With our organization’s short- and long-term marketing automation goals in mind, we were ready to reach out to targeted MAP vendors to discuss their solution. Since we already had a solid understanding of BlueConic’s capabilities, our goal was to invite three additional vendors to the mix, each of whom was considered to have capabilities to deliver on our Phase One Goals, and potentially to drive longer-term solutions through Phase Three.
I am pleased that we settled upon the vendors we did, as they represented a full spectrum of choices from middle-market through enterprise solutions. Our research focused on the following organizations:
Each of the four Marketing Automation Platform providers is represented within the 2017 Gartner report, “Magic Quadrant for Digital Marketing Hubs”. You can read their summary profiles, strengths and challenges within the linked report, as well as those of other companies which compete in this space.
Of the companies we selected to present, two fell within the Gartner “Leaders” quadrant, one within the “Visionaries” quadrant and one within the “Niche Players” quadrant. This gave us a great opportunity to compare and contrast the relative merits of each to deliver on our goals.
Suggestions for Others Embarking upon Marketing Automation
The number of vendors which consider themselves Marketing Automation providers continues to proliferate. From my perspective, many fall within the realm of “catch up” by attempting to extend their core competency into Marketing Automation. Many of these have far to go before they venture outside the “Niche Players” or “Visionaries” categories of the Gartner quadrants.
From my experience, and given the Phase One goals we adhered to throughout the selection process, I believe that any of the vendors we selected for our review could have delivered upon our goals. Therefore, internal priorities, exigencies and budgetary limitations make the selection process unique to each company that embarks upon this quest. There is no “correct” answer to which MAP provider is best for everyone.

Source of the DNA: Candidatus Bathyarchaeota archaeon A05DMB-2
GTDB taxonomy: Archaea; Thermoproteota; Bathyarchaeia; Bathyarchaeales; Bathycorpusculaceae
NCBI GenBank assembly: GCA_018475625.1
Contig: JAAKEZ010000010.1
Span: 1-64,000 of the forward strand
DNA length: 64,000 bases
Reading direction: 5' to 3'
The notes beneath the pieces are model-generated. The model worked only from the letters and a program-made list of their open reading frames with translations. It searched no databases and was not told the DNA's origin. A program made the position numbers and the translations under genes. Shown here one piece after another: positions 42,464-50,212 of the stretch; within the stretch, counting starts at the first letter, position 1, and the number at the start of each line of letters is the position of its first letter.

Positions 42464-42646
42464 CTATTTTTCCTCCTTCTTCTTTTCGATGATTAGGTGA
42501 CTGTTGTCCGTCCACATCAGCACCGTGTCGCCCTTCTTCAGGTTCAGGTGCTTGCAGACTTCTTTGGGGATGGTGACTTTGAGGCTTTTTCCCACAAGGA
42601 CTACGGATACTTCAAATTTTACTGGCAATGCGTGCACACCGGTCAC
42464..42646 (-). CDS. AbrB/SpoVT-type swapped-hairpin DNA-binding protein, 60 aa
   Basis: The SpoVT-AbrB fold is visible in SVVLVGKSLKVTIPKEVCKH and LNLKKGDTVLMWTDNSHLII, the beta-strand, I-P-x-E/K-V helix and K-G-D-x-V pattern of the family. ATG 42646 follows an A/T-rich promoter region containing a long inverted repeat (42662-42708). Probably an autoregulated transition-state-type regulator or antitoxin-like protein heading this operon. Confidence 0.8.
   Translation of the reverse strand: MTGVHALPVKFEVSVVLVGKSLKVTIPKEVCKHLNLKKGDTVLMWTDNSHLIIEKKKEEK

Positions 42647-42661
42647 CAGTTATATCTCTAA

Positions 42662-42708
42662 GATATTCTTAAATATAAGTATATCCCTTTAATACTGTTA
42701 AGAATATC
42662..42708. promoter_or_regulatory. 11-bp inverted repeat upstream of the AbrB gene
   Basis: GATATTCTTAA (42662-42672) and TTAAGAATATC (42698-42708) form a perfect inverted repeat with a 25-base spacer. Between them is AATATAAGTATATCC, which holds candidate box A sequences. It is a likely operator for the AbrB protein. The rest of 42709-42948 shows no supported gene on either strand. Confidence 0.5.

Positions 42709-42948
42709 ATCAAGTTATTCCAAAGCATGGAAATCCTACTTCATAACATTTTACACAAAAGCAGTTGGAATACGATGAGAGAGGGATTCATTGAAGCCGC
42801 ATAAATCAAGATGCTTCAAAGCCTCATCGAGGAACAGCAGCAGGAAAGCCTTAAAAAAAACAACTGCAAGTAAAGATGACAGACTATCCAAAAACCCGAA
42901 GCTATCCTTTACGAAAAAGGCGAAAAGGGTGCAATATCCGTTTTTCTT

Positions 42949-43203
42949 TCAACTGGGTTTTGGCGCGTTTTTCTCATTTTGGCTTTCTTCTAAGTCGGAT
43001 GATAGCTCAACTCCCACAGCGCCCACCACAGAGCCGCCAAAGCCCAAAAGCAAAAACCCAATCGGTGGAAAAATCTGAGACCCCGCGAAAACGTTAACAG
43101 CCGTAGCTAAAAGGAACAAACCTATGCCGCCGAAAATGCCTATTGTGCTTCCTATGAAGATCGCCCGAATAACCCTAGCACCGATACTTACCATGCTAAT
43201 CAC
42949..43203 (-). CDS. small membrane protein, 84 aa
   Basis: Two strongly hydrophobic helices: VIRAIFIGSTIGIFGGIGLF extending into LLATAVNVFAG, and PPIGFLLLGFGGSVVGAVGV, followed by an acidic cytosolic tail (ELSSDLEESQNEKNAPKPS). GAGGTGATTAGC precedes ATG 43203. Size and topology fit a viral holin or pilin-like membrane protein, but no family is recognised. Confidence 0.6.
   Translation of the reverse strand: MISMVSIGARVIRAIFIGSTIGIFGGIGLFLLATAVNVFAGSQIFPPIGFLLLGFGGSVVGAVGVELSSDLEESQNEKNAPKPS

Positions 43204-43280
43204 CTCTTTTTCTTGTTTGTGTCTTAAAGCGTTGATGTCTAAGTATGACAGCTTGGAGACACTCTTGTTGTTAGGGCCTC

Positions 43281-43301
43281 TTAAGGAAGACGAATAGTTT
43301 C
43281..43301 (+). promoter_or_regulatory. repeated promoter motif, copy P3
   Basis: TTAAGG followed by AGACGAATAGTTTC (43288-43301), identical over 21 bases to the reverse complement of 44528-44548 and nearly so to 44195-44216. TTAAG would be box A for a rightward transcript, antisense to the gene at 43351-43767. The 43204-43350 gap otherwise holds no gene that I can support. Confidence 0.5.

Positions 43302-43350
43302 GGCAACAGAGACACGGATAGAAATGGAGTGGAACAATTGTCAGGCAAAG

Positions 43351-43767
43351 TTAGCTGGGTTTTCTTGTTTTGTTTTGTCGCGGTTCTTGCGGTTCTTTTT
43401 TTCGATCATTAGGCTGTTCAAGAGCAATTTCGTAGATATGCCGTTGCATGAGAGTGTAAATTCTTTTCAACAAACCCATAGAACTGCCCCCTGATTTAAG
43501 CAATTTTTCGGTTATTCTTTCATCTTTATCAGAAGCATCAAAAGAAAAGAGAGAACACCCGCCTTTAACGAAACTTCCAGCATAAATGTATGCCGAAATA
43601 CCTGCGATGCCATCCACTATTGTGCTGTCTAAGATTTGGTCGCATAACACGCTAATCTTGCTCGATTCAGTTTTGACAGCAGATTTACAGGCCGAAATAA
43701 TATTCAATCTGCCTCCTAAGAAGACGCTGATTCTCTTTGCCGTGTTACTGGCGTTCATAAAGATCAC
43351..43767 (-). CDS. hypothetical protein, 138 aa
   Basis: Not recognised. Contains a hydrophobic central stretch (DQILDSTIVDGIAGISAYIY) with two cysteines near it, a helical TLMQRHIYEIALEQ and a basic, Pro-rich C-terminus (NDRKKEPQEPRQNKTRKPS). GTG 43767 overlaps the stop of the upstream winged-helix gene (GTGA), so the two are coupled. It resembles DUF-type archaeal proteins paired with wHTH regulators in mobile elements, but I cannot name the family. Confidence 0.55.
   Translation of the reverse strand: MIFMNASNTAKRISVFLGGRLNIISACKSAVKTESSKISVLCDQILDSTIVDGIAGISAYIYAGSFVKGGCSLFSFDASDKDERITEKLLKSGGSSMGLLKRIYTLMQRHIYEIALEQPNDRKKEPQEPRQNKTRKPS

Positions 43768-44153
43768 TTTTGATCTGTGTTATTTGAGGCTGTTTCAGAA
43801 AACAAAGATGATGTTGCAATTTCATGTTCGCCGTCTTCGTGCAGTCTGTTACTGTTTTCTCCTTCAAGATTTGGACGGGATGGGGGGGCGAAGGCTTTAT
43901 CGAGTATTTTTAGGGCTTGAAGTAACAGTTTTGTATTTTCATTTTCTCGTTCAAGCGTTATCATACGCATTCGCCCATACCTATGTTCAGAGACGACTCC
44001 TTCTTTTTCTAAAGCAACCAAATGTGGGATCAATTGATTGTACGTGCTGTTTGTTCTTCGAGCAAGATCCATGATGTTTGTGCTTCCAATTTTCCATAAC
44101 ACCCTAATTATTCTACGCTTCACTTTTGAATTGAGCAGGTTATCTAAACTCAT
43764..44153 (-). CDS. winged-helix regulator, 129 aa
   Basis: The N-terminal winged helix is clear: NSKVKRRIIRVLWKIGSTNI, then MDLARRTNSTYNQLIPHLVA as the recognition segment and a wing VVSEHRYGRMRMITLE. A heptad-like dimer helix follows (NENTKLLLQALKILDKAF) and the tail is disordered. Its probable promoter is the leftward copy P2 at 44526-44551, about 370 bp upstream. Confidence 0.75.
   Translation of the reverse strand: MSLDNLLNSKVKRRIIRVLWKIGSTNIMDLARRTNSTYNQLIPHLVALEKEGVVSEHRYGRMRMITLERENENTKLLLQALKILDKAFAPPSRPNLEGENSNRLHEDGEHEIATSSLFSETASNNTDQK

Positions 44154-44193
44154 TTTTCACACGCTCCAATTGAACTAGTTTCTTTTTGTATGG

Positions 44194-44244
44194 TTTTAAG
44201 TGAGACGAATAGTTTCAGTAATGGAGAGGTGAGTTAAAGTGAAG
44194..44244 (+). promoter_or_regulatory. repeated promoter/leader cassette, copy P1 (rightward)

However, I do believe there are valuable insights you may glean from my experience, and I offer the following for your consideration as you pursue evaluation of Marketing Automation is right for your organization at this point in time:
- Have clear near-term goals firmly in mind: This one element of advice is number one for a reason, as I believe it above all else helped us remain focused on making the right selection for our team. Each vendor, with the exception of Adobe, has a legacy core competency around which they are attempting to extend Marketing Automation functionality. This can muddy the water if you let it, as the vendor will often attempt to expand the conversation to cover those areas where their solution shines best but which may not have direct application to your near-term goals. In our case, we kept repeating our near-term goals, and it helped us discern between our “wishful future” and our near-term reality.